I had the opportunity to work for about 14 years on many different projects with two manufacturing sites of the French-Italian semiconductor company STMicroelectronics. Supported by European, national and industrial projects, this still active long-term academic-industrial collaboration led to many scientific and industrial achievements, spreading to other companies. Through regular exchanges, engineers, researchers, PhD and Master students were able to present their problems, their advances and generate new research projects. After some history of the collaboration, the presentation will survey some of the main research and industrial results in qualification and flexibility management, production and capacity planning, scheduling, automated transportation, dynamic sampling and time constraint management. Challenges faced and lessons learned when applying Operations Research and Industrial Engineering in practice, and in particular in semiconductor manufacturing, will be discussed. Benefits for both practitioners and researchers will be emphasized, such as the opportunity to propose and study new relevant problems and develop and apply novel approaches using actual industrial data.

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John Fowler portrait
John Fowler
Semiconductor Manufacturing Automation
Arizona State Univerisity
Tempe (AZ), USA
RAS Geographic Region 1

John Fowler is the Motorola Professor of Supply Chain Management in the W.P. Carey School of Business at Arizona State University. He served as the department chair of supply chain management from 2011-2016. Prior to that he was the Avnet Professor of Industrial Engineering at ASU. His research interests include discrete event simulation, deterministic scheduling, and multi-criteria decision making. He has published more than 120 journal articles and more than 100 conference papers. Professor Fowler recently served as editor-in-chief for IIE Transactions on Healthcare Systems Engineering and continues to be the department editor for Healthcare Operations Management at the journal. He is an editor of the Journal of Simulation and associate editor of IEEE Transactions on Semiconductor Manufacturing. He is a fellow of the Institute of Industrial and Systems Engineers and recently served as the vice president for continuing education. He is a former INFORMS vice president, and served on the Winter Simulation Conference board of directors from 2005-2017. He was also the program chair for the 2002 and 2008 Industrial Engineering Research Conferences and the 2008 Winter Simulation Conference.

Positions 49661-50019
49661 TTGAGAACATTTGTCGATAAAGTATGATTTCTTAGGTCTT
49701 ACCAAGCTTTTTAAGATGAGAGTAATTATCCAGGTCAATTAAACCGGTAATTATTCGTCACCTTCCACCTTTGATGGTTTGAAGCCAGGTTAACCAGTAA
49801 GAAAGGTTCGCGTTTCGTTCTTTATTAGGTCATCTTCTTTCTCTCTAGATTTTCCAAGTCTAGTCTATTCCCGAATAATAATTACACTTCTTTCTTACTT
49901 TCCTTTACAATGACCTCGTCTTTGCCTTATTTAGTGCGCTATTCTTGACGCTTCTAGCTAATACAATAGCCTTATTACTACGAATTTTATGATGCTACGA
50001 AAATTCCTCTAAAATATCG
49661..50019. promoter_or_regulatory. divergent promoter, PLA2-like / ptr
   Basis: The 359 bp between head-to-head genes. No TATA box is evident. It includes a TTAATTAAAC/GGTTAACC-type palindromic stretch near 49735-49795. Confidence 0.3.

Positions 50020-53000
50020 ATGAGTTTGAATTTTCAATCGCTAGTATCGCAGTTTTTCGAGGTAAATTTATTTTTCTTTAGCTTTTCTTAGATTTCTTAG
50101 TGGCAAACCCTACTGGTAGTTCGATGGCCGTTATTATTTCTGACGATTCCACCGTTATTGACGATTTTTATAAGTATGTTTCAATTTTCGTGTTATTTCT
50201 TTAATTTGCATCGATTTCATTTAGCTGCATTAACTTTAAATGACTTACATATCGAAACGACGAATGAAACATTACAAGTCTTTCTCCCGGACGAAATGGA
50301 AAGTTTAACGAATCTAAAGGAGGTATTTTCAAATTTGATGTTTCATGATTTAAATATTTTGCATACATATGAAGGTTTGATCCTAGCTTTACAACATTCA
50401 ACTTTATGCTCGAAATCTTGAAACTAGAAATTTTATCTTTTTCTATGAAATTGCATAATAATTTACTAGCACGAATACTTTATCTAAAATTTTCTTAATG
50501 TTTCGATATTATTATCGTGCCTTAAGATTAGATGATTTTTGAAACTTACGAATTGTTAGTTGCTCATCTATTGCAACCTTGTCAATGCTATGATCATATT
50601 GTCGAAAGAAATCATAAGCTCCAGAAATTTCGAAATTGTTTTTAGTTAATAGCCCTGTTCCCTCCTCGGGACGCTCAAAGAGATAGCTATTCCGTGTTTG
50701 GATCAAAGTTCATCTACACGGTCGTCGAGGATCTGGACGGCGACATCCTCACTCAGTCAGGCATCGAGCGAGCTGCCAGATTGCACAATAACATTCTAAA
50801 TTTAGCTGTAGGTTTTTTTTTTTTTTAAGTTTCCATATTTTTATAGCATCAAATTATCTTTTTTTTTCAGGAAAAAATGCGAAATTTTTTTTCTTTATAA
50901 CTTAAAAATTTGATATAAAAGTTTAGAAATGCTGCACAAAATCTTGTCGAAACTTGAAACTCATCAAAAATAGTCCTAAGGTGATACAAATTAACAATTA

Talk # 1

A Framework for Designing Remote Diagnostics Networks for Equipment Suppliers